Less than ten months after he arrived in the west of Ireland, Kieran Keane’s tenure as head coach of the Connacht rugby team has come to an abrupt end. Ironically, his final game in charge was a record breaking home win over Leinster but that did nothing to change his faith.
It is understood that results overall were not a key factor in Monday’s decision – even allowing for the clear regression in terms of PRO14 positioning and wins during this campaign. The exact reasoning seems to have been more complex and as a result it will be hard for outsiders to parse.
What we know for sure is this, Kieran Keane was hired on a three year contract in February of 2018 and hailed as a perfect fit to follow in the footsteps of Pat Lam according to Connacht CEO Willie Ruane at the unveiling press conference.
“Kieran is a highly experienced Head Coach with a winning track record and a proven ability in identifying talent and maximising the full potential of that talent. His ambitious and exciting brand of rugby is also consistent with the way Connacht Rugby and in particular our players, want to continue to play the game into the future.” Ruane said at the time.
While the announcement of his hiring came early in the calendar year, his arrival came late in the pre season programme due to his commitments with the Chiefs in Super Rugby.
This is often an accepted reality when hiring someone from southern hemisphere rugby but it certainly didn’t help in terms of the aim to hit the ground running and left organisation and management playing catch up. Connacht lost five of their first six games.
From the outset, Keane proved somewhat unusual in his dealings with the press, proving sparky and combative in post game press conferences. It was easy to establish that this was more of a personality trait than any sort of calculated tactic but it certainly left many a little puzzled. The last gasp home defeat to Cardiff in round two served to underline his unconventional tone and to that end his postgame television interview went viral, serving only to underline the early season issues for the team.
It is understood that even from this early stage, the connection between head coach, staff and players failed to develop and this lack of cohesion remained throughout the campaign. This seems to be where the bulk of the reasoning behind the decision emanates from, which only serves to underline how complicated the story will be once the dust settles.
In contrast to what the feeling might have been inside the camp, Kieran Keane is likely to feel that there was cohesion behind the scenes and his long term plan was on track, perhaps pointing to sparks of good play during the campaign in the victories over the Munster, Ulster and Leinster and narrow defeats away to the Cheetahs and Leinster.
However, Keane and Connacht clearly had different views on what his overall role should be. While Ruane spoke clearly about his ability maximise talent and produce an exciting brand of rugby when he arrived, it seems that the branch fully expected him to merge that task with one where he would see him get out into the community and build on the bond with supporters and young players that had been developed under Lam.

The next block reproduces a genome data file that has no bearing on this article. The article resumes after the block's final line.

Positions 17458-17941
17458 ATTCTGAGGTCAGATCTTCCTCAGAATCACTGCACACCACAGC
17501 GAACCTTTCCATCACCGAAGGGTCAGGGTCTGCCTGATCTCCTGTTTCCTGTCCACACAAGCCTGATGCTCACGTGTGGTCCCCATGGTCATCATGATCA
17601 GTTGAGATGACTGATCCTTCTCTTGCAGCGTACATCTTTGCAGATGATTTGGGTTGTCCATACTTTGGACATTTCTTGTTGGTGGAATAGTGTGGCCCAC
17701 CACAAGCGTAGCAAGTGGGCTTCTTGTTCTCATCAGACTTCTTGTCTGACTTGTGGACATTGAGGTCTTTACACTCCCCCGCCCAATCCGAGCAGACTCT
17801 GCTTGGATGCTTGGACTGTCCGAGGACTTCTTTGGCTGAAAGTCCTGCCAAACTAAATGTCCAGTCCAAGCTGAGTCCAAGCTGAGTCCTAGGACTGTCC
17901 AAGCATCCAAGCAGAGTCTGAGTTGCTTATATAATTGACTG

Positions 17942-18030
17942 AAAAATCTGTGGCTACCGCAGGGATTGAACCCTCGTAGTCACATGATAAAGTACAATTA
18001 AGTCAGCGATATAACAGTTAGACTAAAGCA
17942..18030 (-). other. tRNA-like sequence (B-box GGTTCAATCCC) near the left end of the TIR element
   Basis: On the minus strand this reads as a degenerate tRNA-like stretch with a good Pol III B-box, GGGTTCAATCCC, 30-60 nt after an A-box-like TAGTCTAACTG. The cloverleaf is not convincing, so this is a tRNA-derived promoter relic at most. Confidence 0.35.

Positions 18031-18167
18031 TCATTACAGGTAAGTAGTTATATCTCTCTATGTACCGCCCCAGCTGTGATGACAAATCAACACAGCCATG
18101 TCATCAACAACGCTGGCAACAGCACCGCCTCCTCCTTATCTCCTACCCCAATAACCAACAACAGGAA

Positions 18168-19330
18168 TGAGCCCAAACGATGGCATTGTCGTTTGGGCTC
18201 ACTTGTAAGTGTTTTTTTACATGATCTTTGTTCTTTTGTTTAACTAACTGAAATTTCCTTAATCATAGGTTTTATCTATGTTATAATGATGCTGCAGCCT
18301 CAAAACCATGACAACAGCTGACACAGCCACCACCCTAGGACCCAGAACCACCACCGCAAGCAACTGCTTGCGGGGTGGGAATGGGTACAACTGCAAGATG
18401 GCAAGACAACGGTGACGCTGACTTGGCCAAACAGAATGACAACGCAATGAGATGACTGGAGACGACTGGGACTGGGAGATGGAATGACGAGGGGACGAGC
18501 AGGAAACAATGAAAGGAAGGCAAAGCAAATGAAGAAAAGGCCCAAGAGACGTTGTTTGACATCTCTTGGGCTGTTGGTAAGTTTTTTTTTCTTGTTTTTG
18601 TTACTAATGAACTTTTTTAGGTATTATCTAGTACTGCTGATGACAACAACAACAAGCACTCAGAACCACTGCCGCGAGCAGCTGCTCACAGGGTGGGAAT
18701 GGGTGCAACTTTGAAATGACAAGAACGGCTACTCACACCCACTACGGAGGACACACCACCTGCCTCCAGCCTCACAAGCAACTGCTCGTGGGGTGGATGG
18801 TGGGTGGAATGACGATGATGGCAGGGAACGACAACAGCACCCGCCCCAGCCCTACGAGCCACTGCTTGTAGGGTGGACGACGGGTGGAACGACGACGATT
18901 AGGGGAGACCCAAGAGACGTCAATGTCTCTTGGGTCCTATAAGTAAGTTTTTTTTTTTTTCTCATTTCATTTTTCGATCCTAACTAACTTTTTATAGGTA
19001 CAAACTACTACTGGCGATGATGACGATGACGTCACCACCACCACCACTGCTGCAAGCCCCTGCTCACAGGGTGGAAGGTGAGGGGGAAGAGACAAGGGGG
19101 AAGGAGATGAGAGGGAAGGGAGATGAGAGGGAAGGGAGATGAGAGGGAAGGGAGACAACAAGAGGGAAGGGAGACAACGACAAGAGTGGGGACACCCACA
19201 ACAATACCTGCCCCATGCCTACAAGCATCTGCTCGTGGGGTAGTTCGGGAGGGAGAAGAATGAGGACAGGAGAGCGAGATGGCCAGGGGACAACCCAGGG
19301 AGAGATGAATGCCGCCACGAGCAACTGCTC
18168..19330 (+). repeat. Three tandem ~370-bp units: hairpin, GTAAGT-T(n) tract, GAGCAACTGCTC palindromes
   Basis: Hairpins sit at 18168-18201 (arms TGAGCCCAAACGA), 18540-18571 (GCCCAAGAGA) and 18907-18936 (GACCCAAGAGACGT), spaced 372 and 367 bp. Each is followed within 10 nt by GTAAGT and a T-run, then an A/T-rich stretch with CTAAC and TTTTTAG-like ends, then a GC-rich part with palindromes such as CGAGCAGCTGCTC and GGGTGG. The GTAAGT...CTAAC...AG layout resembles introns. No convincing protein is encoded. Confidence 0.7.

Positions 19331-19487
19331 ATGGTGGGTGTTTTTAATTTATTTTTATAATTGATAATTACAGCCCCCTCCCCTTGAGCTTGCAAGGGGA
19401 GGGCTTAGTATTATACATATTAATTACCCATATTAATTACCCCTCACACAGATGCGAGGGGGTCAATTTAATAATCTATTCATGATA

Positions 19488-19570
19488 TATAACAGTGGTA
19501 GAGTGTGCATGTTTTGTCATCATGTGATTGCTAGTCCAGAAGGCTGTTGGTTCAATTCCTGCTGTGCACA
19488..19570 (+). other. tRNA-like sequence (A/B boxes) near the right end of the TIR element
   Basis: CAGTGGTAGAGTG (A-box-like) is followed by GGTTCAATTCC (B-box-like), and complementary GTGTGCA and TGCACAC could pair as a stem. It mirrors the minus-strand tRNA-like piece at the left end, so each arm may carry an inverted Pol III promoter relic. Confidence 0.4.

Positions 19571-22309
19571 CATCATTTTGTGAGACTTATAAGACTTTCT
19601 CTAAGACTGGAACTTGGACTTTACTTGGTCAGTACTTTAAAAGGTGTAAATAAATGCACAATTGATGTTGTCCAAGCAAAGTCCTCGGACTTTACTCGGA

Whether or not Keane saw this as part of his remit is probably in dispute but the signs suggest that the on field tasks were his main priority to the point where nothing else mattered in his first year.
The home quarter final defeat to Gloucester, combined with a press conference display from Keane that seemed out of sync with the prevailing mood of those following the team, only served to dampen the mood further. While Keane was genuinely enthused about the bigger picture, his failure to grasp the sense of disappointment with the earlier than expected exit from the competition didn’t sit well with many in the province.
By early April, the team were in disarray, a shapeless and uncommitted effort in Swansea against the Ospreys highlighted the lack of cohesion. The on field bickering among players suggested at that point that all was not well in the squad. The players themselves are perhaps fortunate that a lot of the heat has been taken off them for displays like that now that the coach has been removed from his role.
Keane criticised his squad after the Ospreys game for struggling with the fundamentals, his forwards coach Jimmy Duffy openly disagreed with that suggestion at a press conference three days later and by the following weekend in Glasgow, Keane spent the pregame warm-up standing on his own, leaning against the posts, while the rest of the management huddled together on half way. The optics spoke volumes.
The excitement and drama around John Muldoon’s last game changed the tone last week and Keane spoke with his usual honesty along with some self awareness thrown in for good measure, as he alluded to some of the challenges that had come from his lack of experience in European rugby and openly accepted that the inconsistency of results could not be ignored.
Even up to Saturday evening, after the 47-10 victory over Leinster, Keane didn’t show any signs of a man who expected to be departing the following week, although the change of tone suggests he may have felt the pressure building.
So here we are then, just under 18 months on from that November day when Pat Lam announced his departure, Connacht remain stuck in neutral. Connacht took a punt on Kieran Keane and there’s no denying at this stage that it didn’t work. Their ability to acknowledge and learn from the mistakes they made could determine whether the decline continues or a recovery begins.